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Jakarta Cleans Up, Shelters Thousands After Floods


As floodwaters recede in the Indonesian capital, residents have begun cleaning their neighborhoods, and tens of thousands are living in temporary shelters. Heavy rains inundated three-quarters of the city over the past week, killing at least 94 people in Jakarta and neighboring provinces, and forcing hundreds of thousands from their homes. Chad Bouchard reports from Jakarta.

The floodwaters are receding here, leaving behind heaps of garbage, polluted mud and an estimated $460 million in damage to homes and businesses. A massive cleanup operation is now underway

Thousands of soldiers and volunteers are shoveling waste into garbage trucks, while residents rake murky water into the streets and hang soaked mattresses out to dry.

The city has deployed 70 fire trucks to spray water and disinfectant over the affected areas in a bid to prevent outbreaks of waterborne diseases.

At least 70,000 people are living in temporary shelters.

The government is rounding up refugees scattered across the city into six tent cities, each capable of housing 5,000 people.

Indonesian Army Colonel Iman Soroso, head of a shelter in Central Jakarta housing 1,200 flood victims, says the facility will continue operating until people are able to return home.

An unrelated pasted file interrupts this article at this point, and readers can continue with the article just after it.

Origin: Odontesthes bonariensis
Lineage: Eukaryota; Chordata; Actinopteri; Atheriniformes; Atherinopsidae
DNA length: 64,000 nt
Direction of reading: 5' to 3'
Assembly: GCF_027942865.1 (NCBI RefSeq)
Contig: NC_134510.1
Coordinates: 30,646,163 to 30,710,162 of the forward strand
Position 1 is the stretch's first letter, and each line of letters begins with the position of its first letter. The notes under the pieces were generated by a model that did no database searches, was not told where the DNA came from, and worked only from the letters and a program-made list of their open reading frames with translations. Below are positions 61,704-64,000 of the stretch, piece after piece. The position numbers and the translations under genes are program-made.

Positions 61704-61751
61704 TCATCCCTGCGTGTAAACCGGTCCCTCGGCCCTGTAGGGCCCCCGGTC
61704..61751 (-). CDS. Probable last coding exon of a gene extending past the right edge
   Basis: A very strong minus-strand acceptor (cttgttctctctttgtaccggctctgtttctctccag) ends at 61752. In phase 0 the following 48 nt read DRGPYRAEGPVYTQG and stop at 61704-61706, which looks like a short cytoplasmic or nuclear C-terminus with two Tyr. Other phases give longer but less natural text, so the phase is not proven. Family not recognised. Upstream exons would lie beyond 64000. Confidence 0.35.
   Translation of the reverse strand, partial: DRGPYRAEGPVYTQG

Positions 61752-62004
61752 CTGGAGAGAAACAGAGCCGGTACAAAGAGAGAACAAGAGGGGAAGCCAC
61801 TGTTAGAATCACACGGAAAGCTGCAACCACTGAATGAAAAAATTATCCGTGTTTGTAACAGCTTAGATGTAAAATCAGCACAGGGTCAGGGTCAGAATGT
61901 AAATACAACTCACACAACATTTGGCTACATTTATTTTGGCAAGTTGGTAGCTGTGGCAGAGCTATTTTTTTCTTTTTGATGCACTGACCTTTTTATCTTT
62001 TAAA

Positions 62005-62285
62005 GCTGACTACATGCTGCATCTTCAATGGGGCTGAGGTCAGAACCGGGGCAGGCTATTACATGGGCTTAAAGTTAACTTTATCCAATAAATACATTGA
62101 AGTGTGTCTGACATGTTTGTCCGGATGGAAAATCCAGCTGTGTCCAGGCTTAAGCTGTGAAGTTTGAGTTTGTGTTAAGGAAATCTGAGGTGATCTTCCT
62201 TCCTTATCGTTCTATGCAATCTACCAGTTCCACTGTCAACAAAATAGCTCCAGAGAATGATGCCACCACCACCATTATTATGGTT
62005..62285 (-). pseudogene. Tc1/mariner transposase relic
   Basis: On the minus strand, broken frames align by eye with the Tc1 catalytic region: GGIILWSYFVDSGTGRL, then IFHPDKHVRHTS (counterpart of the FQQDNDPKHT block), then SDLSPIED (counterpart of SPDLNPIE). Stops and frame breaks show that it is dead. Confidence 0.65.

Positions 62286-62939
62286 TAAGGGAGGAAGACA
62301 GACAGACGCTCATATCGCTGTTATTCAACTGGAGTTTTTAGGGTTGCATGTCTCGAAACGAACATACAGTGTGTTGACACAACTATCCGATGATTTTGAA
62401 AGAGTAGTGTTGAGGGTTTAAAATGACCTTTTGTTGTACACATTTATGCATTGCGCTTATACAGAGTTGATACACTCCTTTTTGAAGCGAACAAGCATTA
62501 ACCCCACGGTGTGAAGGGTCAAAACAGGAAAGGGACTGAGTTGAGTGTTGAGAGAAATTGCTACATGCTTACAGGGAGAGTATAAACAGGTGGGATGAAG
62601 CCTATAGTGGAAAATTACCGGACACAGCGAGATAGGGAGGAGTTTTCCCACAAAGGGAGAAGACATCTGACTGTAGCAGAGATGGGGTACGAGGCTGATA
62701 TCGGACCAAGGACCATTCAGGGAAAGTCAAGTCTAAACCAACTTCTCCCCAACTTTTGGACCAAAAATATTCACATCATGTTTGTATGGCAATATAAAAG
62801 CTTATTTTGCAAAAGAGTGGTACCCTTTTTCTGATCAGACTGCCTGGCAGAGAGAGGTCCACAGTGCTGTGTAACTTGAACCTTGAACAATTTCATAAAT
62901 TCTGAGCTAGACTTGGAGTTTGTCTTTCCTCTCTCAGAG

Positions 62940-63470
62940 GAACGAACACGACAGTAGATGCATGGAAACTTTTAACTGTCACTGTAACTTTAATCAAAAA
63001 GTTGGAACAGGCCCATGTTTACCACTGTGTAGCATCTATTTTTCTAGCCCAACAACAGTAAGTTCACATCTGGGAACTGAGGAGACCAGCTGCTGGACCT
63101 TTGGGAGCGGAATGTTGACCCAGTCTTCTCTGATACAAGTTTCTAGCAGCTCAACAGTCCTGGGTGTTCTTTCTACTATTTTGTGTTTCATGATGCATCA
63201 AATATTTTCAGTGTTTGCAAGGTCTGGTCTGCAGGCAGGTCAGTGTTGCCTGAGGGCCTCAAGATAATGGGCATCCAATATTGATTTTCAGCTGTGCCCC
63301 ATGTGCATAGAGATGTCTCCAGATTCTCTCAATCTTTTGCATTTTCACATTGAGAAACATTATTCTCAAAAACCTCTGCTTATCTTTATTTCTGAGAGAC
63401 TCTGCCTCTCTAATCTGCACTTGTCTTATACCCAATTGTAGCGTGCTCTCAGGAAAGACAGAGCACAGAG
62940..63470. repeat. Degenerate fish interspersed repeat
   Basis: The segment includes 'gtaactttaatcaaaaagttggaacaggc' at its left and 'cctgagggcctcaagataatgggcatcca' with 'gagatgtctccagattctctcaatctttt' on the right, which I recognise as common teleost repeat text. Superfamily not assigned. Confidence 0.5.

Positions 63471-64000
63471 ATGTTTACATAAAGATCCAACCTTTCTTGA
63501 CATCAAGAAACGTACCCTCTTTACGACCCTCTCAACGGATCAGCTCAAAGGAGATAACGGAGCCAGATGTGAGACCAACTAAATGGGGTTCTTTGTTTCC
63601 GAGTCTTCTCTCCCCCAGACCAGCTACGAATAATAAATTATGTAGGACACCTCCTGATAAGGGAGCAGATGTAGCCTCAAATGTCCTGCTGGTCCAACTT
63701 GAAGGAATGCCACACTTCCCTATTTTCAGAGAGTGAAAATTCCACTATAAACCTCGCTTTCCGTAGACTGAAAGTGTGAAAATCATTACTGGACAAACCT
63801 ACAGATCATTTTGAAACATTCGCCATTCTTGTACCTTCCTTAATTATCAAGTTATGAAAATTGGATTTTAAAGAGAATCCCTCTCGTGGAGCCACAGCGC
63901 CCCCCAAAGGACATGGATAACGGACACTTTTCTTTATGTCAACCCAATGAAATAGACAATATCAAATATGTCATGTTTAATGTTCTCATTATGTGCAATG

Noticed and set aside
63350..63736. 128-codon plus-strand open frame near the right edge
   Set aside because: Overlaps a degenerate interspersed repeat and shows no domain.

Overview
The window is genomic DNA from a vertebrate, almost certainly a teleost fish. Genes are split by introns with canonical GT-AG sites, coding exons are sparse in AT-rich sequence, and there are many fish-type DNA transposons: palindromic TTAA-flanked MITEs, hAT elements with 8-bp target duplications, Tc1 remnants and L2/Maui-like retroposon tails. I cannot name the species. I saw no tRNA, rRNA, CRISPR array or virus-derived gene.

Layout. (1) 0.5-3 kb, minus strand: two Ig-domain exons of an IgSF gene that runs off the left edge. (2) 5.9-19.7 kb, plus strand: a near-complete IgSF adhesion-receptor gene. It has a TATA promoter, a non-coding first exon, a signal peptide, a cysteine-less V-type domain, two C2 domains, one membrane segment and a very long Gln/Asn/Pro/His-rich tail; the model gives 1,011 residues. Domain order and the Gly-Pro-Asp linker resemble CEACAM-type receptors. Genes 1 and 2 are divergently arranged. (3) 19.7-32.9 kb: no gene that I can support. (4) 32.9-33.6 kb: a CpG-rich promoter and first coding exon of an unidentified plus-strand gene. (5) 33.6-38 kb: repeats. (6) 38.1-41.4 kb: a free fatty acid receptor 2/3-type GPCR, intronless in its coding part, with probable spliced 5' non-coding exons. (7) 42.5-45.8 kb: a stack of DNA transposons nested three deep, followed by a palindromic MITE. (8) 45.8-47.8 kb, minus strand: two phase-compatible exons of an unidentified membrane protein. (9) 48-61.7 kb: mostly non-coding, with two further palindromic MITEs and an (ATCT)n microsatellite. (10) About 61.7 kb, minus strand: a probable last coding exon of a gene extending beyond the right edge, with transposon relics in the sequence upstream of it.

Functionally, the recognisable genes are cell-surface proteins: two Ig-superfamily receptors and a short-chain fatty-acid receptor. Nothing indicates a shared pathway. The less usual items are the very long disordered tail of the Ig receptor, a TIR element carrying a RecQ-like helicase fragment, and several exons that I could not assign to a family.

He says the shelter provides comfort for people who have been traumatized. The facility offers a field kitchen, a worship area and a play area, and there are enough food and medical supplies to go around.

Ibu Lis, a mother of five whose home is still submerged in two meters of water, says she escaped the floods with only the clothes she wore. After spending several sleepless nights with hundreds of others under a toll road overpass, a government truck brought her to the shelter.

She says she is grateful for the food and the beds and the dry clothes. But over the last 10 days she has not seen or heard from her children, and that makes her very sad.

Health officials are concerned that people living in cramped conditions may be vulnerable to dengue fever, malaria, dysentery and cholera.

City hospitals are already struggling to treat increasing numbers of children suffering from diarrhea.

Those who have returned to damaged homes also risk illness from a lack of sanitation, exposure to rats, or by using water from contaminated wells.

With several weeks left in the country's rainy season, government officials say fresh rains could trigger more floods.

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